So your main choice right now is, do you extend the protocol by adding your own message types, or do you extend it by adding user packets? My recommendation is to go with messages, because that's the most fully featured path, and user packets are just meant for really low-level reasons when you really, really want your own specific packet types vs. messages that get aggregated into the connection packet that is generated each time you call Client|Server::SendPackets. You should be able to see client/server examples in test.cpp that send and receive messages, and for the user packet path look at test_client_server_user_packets example in test.cpp

Finally, the client and server are designed to be overridden to use, so take what is in shared.h and copy that to your own code and cut down, take the packet and message factories as well and cut and paste and create your own set of messages for stuff you want, and packets (if you want that), the implementation in shared.h is mostly there to support the tests in test.cpp and the testbed programs I use like client/server/secure_client/secure_server, but you should be able to quickly cut them down to do just what you need.

Transport is meant to be used as is, there is no need to subclass it. Also, the macros around the packet factory and message factory, are really just wrapping up a subclass of the PacketFactory and MessageFactory classes, to create factories customized to the set of packets and messages that you define.

cheers

  • Glenn
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gafferongames commented Dec 6, 2016

Also, to answer your question specifically about the difference between the client/server and transport behavior, the Server::SendPackets, Client::SendPackets is really just generating the packets and queuing them on the transport. They don't actually get written to the network until Transport::WritePackets is called.

Similarly, Server::ReceivePackets, Client::ReceivePackets don't actually read packets from the network, they just pop packets off the transport receive queue, so you want to call Transport::ReadPackets (which does), before that, to make sure you have the most recent packets in the receive queue first.

The core reasoning behind this is that by putting the send and receive of packets behind queues, it's possible to implement multithreaded transports that work off main thread in the future, without changing how any of the client/server code works.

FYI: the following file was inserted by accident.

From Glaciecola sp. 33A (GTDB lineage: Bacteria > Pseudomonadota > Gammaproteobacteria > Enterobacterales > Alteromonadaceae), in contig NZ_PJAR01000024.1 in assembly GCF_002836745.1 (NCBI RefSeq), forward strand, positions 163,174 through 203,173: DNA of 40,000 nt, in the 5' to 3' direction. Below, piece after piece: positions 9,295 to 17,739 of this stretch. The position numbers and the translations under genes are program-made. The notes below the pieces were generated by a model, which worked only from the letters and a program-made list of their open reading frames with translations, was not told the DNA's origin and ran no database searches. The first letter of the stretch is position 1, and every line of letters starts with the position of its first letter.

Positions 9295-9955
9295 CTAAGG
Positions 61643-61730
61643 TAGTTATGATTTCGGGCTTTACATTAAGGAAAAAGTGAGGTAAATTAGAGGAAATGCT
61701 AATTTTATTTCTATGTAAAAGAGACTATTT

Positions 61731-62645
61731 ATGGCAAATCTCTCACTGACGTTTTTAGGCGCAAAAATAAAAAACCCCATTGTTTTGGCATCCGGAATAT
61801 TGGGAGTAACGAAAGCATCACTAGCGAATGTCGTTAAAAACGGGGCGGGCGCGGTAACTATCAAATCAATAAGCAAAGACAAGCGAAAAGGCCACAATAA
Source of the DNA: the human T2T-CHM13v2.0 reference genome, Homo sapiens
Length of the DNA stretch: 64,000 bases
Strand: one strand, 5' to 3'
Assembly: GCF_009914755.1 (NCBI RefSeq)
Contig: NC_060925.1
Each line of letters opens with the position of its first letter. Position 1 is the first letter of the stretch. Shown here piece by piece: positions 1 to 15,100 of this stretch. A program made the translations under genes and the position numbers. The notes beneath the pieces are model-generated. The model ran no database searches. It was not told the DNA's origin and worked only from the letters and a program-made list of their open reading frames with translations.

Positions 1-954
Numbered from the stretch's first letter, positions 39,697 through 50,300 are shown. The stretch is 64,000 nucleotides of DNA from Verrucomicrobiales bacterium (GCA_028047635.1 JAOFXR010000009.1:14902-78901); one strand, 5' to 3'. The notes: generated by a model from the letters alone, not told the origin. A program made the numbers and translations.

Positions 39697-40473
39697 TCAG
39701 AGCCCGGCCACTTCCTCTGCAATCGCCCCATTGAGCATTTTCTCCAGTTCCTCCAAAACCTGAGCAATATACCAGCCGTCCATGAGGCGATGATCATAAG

cheers

  • Glenn
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mikesun commented Dec 6, 2016

Thanks Glenn, your response is super helpful and clarifies quite a bit for me.

I took a closer look at test.cpp::test_client_server_messages(). The call to the PumpClientServerUpdate is basically equivalent to this block in client.cpp , yes?

        client.SendPackets();

        clientTransport.WritePackets();

        clientTransport.ReadPackets();

        client.ReceivePackets();

        client.CheckForTimeOut();

        if ( client.IsDisconnected() )
            break;

        time += deltaTime;

        client.AdvanceTime( time );

        clientTransport.AdvanceTime( time );

My understanding is that the client/server implementation is responsible for regularly calling SendPackets(),WritePackets() and ReadPackets(),ReceivePackets --- generating and reading the "wave" of packets on which messages/acks are piggybacked. Is that correct?

Given that the implementation is currently not multi-threaded, does that mean that any send/receive message functions must be called from within the same loop that generates the packet wave (as opposed to another thread apart from the one running the packet wave loop)?

Also, it seems network IO performed by WritePackets()/ReadPackets() is non-blocking, but not async (no use of something like libevent or select/epoll/kqueue). Is that choice made because: it's assumed socket reads will occur continuously, essentially polling at the application-level; and that transport level acks provide for guarantee of transmission?

Thanks again for the quick and informative response!

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gafferongames commented Dec 7, 2016